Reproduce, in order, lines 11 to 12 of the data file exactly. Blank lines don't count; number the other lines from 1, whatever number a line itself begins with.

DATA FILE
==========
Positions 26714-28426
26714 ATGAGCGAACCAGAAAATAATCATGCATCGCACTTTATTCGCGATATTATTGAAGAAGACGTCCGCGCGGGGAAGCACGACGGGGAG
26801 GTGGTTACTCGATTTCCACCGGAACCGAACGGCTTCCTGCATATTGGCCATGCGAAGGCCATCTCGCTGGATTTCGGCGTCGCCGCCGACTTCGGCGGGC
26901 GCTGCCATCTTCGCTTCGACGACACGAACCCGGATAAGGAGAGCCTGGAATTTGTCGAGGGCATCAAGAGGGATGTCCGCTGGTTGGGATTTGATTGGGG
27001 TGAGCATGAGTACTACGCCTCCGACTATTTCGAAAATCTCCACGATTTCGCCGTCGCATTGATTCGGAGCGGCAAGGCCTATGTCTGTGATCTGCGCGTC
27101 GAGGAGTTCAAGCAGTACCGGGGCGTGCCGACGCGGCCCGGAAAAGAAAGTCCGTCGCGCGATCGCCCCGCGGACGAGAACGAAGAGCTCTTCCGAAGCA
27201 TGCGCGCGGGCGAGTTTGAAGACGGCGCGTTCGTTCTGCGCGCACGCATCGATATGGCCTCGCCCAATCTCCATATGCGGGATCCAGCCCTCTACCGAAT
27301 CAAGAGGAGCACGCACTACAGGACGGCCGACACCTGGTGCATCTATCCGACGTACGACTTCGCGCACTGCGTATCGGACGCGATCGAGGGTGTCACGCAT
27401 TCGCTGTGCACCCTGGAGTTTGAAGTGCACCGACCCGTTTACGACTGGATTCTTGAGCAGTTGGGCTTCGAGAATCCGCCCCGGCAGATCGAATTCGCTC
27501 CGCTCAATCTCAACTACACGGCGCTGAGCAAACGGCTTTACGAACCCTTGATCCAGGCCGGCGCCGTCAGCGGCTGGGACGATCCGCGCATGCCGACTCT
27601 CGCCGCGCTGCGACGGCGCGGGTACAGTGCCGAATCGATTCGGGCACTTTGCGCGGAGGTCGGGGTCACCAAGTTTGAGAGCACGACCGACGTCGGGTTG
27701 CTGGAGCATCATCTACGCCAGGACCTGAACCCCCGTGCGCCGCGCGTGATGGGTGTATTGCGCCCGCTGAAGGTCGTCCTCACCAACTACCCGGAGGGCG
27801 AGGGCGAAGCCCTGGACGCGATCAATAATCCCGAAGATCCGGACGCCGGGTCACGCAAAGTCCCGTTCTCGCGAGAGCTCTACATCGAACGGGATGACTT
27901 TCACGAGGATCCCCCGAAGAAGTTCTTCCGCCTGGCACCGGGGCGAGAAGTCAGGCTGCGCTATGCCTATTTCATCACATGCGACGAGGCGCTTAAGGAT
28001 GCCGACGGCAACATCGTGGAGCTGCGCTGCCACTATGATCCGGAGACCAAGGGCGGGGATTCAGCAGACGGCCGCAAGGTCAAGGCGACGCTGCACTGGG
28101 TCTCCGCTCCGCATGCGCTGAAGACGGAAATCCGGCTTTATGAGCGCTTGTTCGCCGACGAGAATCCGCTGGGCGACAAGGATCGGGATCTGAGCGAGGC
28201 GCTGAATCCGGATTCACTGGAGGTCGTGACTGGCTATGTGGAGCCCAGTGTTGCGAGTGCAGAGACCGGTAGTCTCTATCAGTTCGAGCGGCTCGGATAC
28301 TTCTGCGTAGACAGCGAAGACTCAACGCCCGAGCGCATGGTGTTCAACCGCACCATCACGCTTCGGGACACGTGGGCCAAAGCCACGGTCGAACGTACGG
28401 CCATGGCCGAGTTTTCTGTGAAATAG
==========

27601 CGCCGCGCTGCGACGGCGCGGGTACAGTGCCGAATCGATTCGGGCACTTTGCGCGGAGGTCGGGGTCACCAAGTTTGAGAGCACGACCGACGTCGGGTTG
27701 CTGGAGCATCATCTACGCCAGGACCTGAACCCCCGTGCGCCGCGCGTGATGGGTGTATTGCGCCCGCTGAAGGTCGTCCTCACCAACTACCCGGAGGGCG